If you’ve ever walked past the Wells Fargo Center at the intersection of Main and Bay streets in downtown Jacksonville, you may have noticed an old-looking stone column with a lion’s head on it in the middle of a small courtyard.
Though it may look a little random and out-of-place now, it’s actually a well-preserved piece of Jacksonville history placed in almost the exact spot where it belongs.
The ornamental stone came from the front façade of the McConihe Building. The building was designed by J.H.W. Hawkins – who also designed the Snyder Memorial Church building among a few other local properties – and constructed in 1902 immediately following the Great Fire of 1901.
On the front of the building, among other design flourishes, were two of these carefully-detailed, cast-stone ornaments featuring a lion’s head and an “M”, for McConihe.
The building, located near the intersection of Main and Bay, was later purchased by the Drew Co., a local printing business, which operated there for decades.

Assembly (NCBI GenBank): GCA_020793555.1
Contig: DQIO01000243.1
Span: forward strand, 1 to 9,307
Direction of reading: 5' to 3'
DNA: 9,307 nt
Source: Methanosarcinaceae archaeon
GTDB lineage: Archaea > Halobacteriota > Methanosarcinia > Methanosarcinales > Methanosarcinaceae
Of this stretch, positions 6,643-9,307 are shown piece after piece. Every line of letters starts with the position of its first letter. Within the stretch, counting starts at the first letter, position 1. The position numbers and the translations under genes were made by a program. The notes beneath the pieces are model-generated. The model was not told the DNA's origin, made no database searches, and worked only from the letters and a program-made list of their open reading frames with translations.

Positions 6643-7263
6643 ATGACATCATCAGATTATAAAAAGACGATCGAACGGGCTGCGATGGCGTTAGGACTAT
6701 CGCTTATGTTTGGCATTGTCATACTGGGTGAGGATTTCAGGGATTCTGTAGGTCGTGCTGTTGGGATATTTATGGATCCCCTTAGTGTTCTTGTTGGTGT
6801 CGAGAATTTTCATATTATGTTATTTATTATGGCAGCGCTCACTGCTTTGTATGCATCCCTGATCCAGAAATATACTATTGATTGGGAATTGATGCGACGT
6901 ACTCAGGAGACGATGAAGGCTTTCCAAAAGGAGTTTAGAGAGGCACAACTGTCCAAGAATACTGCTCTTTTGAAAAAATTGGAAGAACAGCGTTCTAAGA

By the early 1970s, however, the entire block on which the McConihe Building sat was set to become the site of a massive new office tower for the insurance company Independent Life.
The building, along with a few other structures, was demolished in 1971 – but not before a few pieces could be salvaged.
As part of construction efforts, Independent Life opted to retain the lion columns and install them near their new building, incorporating a piece of the block’s history into their new campus.
Since then, the columns have outlasted multiple tenants at the Independent Life building, now known as Wells Fargo Center.
The columns are in need of a bit of restorative care in their current condition, but at least they managed to avert becoming another discarded memory from the heyday of downtown Jax.